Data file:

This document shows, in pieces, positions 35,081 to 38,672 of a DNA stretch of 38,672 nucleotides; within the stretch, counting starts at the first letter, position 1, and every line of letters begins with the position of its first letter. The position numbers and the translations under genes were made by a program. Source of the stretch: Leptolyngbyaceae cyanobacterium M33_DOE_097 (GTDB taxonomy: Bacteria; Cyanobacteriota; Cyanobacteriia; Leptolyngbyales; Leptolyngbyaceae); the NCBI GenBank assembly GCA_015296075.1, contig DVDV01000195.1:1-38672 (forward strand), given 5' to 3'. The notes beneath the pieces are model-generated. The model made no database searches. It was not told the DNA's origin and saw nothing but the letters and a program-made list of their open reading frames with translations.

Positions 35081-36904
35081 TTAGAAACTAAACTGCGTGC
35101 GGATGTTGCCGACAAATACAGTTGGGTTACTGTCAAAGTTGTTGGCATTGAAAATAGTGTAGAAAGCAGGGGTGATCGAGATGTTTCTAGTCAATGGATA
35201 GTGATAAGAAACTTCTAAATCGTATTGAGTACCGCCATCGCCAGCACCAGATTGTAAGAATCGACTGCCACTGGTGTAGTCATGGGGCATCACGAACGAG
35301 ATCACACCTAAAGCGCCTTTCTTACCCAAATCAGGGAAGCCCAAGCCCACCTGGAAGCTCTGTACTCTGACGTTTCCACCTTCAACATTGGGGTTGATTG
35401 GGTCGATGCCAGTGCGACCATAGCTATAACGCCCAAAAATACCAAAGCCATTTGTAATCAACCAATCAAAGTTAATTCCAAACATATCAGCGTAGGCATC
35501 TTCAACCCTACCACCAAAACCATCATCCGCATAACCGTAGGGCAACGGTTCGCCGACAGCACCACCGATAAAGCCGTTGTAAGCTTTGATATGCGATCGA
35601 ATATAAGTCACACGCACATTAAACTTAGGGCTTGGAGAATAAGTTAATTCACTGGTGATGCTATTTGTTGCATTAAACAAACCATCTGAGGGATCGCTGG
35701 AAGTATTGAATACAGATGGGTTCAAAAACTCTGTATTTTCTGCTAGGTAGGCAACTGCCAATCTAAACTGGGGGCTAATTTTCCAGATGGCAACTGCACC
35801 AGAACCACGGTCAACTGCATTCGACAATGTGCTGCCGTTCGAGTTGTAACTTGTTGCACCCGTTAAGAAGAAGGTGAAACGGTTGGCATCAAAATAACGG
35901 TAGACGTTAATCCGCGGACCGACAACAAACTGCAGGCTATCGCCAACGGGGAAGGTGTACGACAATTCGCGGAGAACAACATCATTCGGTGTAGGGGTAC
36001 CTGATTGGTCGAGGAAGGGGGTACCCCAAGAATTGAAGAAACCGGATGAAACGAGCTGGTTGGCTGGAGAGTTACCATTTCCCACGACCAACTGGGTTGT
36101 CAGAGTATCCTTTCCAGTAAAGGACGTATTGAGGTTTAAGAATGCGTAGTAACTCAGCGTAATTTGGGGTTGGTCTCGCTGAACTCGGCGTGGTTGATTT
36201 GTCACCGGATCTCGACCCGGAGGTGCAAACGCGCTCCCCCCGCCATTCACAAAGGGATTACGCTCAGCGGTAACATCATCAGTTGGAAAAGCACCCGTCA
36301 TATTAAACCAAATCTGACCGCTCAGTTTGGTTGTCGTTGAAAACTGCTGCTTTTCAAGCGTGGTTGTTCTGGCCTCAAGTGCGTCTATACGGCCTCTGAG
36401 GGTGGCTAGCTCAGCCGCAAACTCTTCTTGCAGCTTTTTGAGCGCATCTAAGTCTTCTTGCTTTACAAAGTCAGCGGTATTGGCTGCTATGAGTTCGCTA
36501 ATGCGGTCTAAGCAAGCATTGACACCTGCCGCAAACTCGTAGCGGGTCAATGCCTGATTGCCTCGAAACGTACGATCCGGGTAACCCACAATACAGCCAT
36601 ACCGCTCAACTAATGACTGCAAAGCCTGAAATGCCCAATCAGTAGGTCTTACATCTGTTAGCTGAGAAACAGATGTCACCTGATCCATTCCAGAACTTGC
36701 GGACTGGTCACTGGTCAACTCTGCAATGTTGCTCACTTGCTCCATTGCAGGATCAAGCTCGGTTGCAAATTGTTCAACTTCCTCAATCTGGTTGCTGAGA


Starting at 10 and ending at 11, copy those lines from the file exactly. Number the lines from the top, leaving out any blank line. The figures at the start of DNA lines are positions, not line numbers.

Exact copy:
35701 AAGTATTGAATACAGATGGGTTCAAAAACTCTGTATTTTCTGCTAGGTAGGCAACTGCCAATCTAAACTGGGGGCTAATTTTCCAGATGGCAACTGCACC
35801 AGAACCACGGTCAACTGCATTCGACAATGTGCTGCCGTTCGAGTTGTAACTTGTTGCACCCGTTAAGAAGAAGGTGAAACGGTTGGCATCAAAATAACGG